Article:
Effective Interrogation Techniques

Topics: Supreme Court of the United States, Interrogation, Miranda v. Arizona Pages: 3 (956 words) Published: June 10, 2013
Effective Interrogation Techniques by Law Enforcement
Prof. Lisa Bruno
CRJ 320
November 5, 2012

Interrogation describes the art of convincing an individual to give up information that is perceived to be withheld. Interrogation is commonly employed by law enforcement professionals on suspects from whom information and details pertaining the crimes they are accused of is sought. Interrogations are interviews with a basic goal of establishing a purposeful exchange to obtain information from a target, often perceived aggressive and antagonistic by many (Heuback, 2009). Interrogation has proven to be an effective means of seeking information since it involves giving a suspect an opportunity to express him or herself to prove their innocence. The suspects, however, should be informed of their rights and the consequences based on the information they provide. Failure to this, any information acquired from a suspect is regarded as inadmissible as evidence in a court of law. The United States constitution provides a legal standard into how interrogations are conducted through rights such as the presence of counsel and right against self-incrimination. Despite the measures put to guide interrogation procedures, interrogation techniques have evolved from establishing a rapport with the suspect to outright torture. However, effective interrogation techniques should obtain the required information while preserving the rights of the suspect. Most of the 19th century was marred by use of interrogation techniques that exerted brutal force on their subjects while leaving no physical evidence (Alexander, 2011). Although such techniques were not legal in most states, they were permitted, and this say suspects subjected to conditions meant to make them uncomfortable and divulge information. The suspects would be kept in isolation, deprived of food and water, and at times beaten using rubber hoses, which would not leave any permanent marks. However, in 1937, the US...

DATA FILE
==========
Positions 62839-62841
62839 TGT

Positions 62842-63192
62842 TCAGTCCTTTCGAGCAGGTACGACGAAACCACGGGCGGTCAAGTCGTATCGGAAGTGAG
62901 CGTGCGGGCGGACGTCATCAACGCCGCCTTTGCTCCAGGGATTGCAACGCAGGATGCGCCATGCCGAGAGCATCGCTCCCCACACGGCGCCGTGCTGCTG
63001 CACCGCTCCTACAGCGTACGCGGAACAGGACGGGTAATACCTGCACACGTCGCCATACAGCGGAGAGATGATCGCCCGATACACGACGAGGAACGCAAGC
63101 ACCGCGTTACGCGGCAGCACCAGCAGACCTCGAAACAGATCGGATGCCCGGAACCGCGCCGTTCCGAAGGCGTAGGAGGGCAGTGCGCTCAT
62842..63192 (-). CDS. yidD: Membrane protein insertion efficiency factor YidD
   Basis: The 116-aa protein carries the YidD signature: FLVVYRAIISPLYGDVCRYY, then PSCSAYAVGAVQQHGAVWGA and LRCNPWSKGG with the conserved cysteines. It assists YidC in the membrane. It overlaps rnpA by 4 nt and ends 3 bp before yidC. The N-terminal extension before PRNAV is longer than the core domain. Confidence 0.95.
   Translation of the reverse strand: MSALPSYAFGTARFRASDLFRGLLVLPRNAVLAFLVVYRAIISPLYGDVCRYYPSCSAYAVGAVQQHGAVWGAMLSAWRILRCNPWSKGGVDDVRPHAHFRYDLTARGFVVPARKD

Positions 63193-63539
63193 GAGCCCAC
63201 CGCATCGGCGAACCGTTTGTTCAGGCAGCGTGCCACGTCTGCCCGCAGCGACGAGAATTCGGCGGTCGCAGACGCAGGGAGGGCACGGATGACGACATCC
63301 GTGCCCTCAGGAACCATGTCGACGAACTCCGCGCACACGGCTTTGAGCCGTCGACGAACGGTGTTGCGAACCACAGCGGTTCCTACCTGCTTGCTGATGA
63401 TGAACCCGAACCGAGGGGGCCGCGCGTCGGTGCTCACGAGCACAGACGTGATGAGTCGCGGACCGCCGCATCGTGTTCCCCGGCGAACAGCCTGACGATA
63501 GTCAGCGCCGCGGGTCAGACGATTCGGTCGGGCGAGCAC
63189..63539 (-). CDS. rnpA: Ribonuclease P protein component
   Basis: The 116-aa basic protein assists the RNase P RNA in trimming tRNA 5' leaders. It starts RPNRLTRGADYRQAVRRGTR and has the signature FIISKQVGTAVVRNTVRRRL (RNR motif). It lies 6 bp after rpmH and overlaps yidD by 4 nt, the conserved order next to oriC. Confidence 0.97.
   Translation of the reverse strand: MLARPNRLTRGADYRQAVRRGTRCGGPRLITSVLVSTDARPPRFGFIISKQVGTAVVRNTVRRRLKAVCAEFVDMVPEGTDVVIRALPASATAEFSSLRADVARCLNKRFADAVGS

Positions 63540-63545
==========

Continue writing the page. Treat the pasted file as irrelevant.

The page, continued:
References: Alexander, P. (2011). A Brief History of U.S. Police Interrogation. Retrieved from http://suite101.com/article/a-brief-history-of-us-police-interrogation-a327152
Heuback, J. (2009). Suspect Interrogation: Communication Strategies and Key Personality Constructs. Retrieved from http://www.k-state.edu/actr/wp-content/uploads/2010/12/heuback-thesis_final_120709-editedpdf.pdf
Malinowski, T. (2008). Restoring Moral Authority: Ending Torture, Secret Detention, and the Prison at Guantanamo Bay. Retrieved from http://www.jstor.org/stable/pdfplus/40375781.pdf?acceptTC=true
Mount, S. (2010). The Miranda Warning. Retrieved from http://www.usconstitution.net/miranda.html
The White House. (2009). Executive Order 13491Ensuring Lawful Interrogations. Retrieved from http://www.whitehouse.gov/the_press_office/EnsuringLawfulInterrogations
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